They figured I wasn't all that serious, because I wasn't directing their attention by a process of persistent rapport-building, attunement, and gradual escalation. The correct strategy for me, on this model would have been to wait until they had demonstrated some willingness to put in work, before putting in more of my own.
No one was deceiving me on purpose. This is not a purely adversarial world I'm describing. Nor is it purely short-run thinking; enthusiasm-based methods of cooperation can last for quite a while, and be very cooperative. But it does make some forms of cooperation much more expensive. To execute the correct strategy, I'd have had to start by calling a meeting, for the sole (unstated) purpose of determining who was willing to do the work of actually showing up for this. And I don't like it when people do that to me; it's condescending, devalues my time, and doesn't take me at my word. It's an insult.
Perhaps the extent to which people use speech this way depends on their actual experience of their environment. It would be surprising if this happened not at all; I definitely perceive some speech as entirely a social move, and other speech as entirely about describing objective reality. Sometimes I mechanically respond to "how are you?" from acquaintances with "fine, how are you?". Other times, if a friend I haven't seen in a while tells me they'd like to know what's been going on in my life, and how I’m doing, I'll take the query literally. It's hard to see how this would happen if I weren't at least partly learning from context when words are meant to have meanings.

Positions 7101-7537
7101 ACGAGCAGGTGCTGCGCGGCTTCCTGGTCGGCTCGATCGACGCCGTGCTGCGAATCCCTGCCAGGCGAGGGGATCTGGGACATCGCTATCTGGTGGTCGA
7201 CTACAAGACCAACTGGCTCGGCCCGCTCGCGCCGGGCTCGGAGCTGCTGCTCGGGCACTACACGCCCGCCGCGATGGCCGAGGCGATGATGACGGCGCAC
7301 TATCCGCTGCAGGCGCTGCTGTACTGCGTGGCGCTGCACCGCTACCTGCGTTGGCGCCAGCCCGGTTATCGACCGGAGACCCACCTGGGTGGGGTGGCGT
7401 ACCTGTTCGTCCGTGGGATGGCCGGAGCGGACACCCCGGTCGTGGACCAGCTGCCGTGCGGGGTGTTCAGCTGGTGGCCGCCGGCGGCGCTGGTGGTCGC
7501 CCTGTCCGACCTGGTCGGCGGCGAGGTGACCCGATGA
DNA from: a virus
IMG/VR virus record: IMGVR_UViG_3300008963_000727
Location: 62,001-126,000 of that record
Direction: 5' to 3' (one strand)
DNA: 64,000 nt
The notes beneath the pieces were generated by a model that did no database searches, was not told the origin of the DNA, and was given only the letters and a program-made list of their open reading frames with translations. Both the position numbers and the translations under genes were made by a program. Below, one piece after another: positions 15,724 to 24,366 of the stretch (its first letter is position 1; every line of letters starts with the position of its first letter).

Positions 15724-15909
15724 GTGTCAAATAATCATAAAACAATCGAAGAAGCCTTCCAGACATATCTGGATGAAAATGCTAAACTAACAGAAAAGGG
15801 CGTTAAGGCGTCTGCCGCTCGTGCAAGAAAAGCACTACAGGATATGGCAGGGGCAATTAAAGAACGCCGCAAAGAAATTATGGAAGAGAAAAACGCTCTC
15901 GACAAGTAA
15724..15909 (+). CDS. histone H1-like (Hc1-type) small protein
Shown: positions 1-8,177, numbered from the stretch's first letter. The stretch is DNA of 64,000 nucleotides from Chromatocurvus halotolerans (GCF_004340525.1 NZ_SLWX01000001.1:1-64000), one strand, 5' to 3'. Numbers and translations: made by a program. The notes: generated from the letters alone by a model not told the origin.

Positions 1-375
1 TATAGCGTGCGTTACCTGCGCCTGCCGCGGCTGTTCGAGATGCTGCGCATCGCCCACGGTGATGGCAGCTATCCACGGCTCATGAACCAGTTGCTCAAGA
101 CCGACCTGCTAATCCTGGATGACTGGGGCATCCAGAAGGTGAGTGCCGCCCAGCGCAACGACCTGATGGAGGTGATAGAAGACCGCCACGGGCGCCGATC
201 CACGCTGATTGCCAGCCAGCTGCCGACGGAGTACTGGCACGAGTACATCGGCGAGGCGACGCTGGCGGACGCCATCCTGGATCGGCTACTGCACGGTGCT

But there also seem to be deep differences in how much of speech people are disposed to think of as belonging to each class – even people in my own social set.
Parselmouths and Quaker class consciousness
There's another case not quite covered by the Actor-Quaker distinction: partial, situational integrity. For instance, a group of people may want to be honest with one another, perhaps in one particular domain, but deceitful towards outsiders. Eliezer Yudkowsky's Harry Potter and the Methods of Rationality provides a dramatic illustration; descendants of Salazar Slytherin have a private language called Parseltongue (the language is also a control interface for snakes) in which it is impossible for them to lie: